If there’s one topic that distinguishes left from right in the American political psyche, it’s the role of government in supporting the standard of living of disadvantaged or vulnerable groups.
If you're a progressive or Democrat, you're bound to be more favorable to expanding government's social welfare role than if you're a conservative or Republican.
This is such a truism that it is nearly tautological.
A big part of what makes people “progressives” is their receptiveness to the expansion of government's role in ensuring social welfare. A big part of what makes people “conservatives” is their resistance to the same.
I reject the idea that the only way to improve the standard of living of the disadvantaged is through the incessant expansion of government-centered programs.
This contrast shapes a great many of our public policy debates today. For while everyone agrees that poor or disadvantaged people ought to be helped, honest people can disagree about the best ways to accomplish this.
Who or what should be the primary agent of the help/change?
For example, should the federal government give more people food stamps; bring more people onto the Medicaid rolls; expand Head Start to more children? Should we more or less perpetually increase both government spending on social programs and government’s range of activity and responsibility with respect to social programs?
These are all profound national questions. But the smallest, most local decisions are forged out of the very same philosophical clashes.
In the Western Pennsylvania school district where I serve as a school board director, we faced a decision recently that brought all of these problems to the fore. A proposal was made that the district should get involved in providing food packages to poor families to make sure the children have enough food for the weekend. There was discussion about starting a program, funded privately but administered by the district, wherein teachers would “discreetly” place the care packages in students' back packs on Fridays.
Now, there is a perfectly understandable reason why the district has an interest in this matter. Foremost among them is the fact that studies seem to suggest (and it stands to reason) that hungry kids do worse in school. In addition, no one wants to have children going hungry in our district.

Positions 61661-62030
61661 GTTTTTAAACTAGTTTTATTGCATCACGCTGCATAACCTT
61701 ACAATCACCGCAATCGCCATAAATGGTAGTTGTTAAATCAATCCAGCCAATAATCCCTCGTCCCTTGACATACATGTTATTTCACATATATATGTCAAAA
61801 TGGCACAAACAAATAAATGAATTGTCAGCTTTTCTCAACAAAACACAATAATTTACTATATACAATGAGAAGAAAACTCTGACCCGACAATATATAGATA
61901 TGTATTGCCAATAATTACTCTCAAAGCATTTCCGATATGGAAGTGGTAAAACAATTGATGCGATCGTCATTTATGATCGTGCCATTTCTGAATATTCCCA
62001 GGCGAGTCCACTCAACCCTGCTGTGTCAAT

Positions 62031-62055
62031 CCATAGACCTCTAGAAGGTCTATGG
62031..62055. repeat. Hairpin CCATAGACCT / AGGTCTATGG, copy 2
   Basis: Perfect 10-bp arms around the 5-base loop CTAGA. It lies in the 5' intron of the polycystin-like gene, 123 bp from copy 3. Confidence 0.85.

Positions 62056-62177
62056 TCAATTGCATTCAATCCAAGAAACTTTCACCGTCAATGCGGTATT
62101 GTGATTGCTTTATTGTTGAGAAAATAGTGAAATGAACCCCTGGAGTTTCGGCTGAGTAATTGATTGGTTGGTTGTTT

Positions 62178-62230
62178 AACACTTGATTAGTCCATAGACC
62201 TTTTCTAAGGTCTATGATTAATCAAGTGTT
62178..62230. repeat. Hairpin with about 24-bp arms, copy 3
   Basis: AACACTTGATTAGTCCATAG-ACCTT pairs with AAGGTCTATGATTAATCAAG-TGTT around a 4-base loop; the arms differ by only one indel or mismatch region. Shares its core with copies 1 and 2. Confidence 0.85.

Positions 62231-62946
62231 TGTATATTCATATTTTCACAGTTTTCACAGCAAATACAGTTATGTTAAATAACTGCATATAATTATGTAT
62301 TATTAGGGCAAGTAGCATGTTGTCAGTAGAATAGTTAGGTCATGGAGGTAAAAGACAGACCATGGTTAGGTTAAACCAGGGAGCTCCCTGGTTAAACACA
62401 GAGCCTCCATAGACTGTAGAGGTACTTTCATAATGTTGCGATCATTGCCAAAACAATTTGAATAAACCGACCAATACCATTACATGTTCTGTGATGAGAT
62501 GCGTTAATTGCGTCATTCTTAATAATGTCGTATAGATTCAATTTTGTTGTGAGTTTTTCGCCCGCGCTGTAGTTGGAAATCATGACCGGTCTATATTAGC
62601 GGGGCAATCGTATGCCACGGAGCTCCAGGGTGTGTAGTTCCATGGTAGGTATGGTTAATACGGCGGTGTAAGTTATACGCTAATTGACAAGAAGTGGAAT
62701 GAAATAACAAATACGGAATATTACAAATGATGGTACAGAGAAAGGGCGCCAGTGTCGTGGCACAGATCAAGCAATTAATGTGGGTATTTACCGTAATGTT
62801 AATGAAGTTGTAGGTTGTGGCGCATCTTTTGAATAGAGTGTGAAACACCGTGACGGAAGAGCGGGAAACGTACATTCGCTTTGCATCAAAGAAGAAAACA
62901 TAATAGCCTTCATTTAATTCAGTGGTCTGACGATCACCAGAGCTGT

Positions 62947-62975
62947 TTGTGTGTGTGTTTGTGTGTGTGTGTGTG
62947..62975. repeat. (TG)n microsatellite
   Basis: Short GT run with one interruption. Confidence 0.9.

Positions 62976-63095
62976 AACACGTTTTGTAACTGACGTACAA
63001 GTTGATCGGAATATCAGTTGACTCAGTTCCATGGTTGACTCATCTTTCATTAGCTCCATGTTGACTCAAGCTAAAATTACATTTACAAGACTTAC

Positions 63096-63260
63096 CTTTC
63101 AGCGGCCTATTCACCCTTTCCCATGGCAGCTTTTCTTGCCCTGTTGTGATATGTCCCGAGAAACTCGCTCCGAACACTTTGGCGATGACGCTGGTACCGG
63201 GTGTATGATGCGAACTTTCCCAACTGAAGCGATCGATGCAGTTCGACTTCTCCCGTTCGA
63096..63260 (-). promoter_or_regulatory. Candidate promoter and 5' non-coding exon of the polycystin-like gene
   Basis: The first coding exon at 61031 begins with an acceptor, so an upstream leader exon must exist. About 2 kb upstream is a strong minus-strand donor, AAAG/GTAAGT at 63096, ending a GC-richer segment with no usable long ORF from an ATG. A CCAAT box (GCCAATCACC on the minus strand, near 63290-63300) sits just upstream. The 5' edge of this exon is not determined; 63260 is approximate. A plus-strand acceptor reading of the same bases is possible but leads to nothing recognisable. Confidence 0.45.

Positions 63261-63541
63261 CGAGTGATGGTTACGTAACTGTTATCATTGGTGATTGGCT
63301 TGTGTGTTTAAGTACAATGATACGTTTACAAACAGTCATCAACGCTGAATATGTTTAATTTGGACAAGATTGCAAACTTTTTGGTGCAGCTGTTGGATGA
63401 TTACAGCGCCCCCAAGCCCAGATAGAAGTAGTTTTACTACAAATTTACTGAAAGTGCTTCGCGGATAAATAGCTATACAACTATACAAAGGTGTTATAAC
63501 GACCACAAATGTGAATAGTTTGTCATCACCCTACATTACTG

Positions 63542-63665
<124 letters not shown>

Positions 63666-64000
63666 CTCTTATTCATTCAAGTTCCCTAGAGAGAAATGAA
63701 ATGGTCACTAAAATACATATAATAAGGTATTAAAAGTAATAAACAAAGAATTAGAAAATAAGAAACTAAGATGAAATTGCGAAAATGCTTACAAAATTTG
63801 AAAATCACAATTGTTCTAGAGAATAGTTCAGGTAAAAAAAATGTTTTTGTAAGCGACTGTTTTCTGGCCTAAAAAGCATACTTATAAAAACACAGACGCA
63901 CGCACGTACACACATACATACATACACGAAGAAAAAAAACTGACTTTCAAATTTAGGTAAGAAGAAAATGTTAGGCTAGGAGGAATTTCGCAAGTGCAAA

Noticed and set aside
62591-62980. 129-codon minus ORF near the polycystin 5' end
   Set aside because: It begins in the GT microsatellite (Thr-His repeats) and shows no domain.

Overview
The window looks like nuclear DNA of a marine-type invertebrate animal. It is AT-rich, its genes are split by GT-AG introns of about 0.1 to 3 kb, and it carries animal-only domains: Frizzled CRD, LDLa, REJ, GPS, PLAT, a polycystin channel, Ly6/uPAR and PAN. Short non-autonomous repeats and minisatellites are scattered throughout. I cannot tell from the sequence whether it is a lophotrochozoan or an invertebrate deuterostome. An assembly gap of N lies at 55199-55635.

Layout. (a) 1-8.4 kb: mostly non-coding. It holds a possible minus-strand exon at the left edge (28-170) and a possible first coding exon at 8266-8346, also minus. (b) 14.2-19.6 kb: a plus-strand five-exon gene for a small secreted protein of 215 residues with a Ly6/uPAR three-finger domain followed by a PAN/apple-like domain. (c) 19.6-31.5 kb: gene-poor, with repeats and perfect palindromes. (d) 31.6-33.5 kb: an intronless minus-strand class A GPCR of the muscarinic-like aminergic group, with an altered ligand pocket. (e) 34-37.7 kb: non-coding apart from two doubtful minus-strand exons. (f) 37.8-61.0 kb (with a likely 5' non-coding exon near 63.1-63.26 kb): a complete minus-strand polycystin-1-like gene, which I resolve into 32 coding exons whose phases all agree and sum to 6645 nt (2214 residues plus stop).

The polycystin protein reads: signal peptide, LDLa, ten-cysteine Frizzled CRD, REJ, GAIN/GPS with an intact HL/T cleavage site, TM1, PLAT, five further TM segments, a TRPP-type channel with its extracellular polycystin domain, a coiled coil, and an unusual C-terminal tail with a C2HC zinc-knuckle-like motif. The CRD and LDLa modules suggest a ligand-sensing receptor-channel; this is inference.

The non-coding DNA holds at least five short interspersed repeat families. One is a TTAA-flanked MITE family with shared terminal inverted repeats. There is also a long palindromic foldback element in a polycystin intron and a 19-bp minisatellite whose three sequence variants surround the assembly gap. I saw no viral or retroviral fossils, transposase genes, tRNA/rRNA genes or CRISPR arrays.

So, after a short presentation of the plan and a slightly longer discussion, we had to vote on whether to implement the program in our school.
To make a short story even shorter, I voted against it—not because I don't feel for the poor families or accept the notion that it's generally better for the district not to have hungry kids every Monday.
I voted against it because I simply believe that such a program goes too far afield of our core mission and purpose, which is to educate children. I happen to think there are reasonable limits to the things with which the district should directly concern itself, and on which it should expend money or effort.
We are a school district, not a social services department. Therefore I'd like to see the teachers concentrate on teaching and not being part-time social workers, put in a position of having to decide who needs care packages and devising ways of sneaking them into back packs to avoid embarrassing anyone.
Do I care about the hungry children? I do, indeed. That's why I and my family devote considerable time and treasure to church programs and other relevant charities. But I don't believe that providing weekend food care packages is the school district’s responsibility, nor do I believe that schools are best suited to manage the problem in question.
If you disagree, I urge you to consider where the logic leads. Hungry children do worse in school, so the school should do extraordinary things to feed them. OK, but children with bad parents also do worse in school.
Is it the school’s role to instruct families on parenting skills? If it turns out that students with pets do better in school, should the school then dole out dogs and cats?
Suppose studies showed that students in traditional mother-father families or those that attend church regularly do better. Should the teachers directly insert themselves in ensuring parents don’t get divorced or in encouraging church attendance? Should they be sneaking marriage self-help books or bibles into children’s back packs? Oh the humanity!
Voting against the measure doesn’t make me less caring about disadvantaged children. It simply means I don’t believe schools should be agents of the welfare state. It also means I reject the idea that the only way to improve the standard of living of the disadvantaged is through the incessant expansion of government-centered programs. In short, it means I’m a conservative.
By the way, the measure passed overwhelmingly. Nowadays, keeping government limited—even at the most local level—appears to be an uphill battle.
Dr. R.B.A. Di Muccio is a guest commentator for The Center for Vision & Values at Grove City College. A former assistant professor and chair of the international relations program in the political science department at the University of Florida, he is now vice president of research and advisory services for a global business advisory firm. He received his Ph.D. in international relations from the University of Southern California.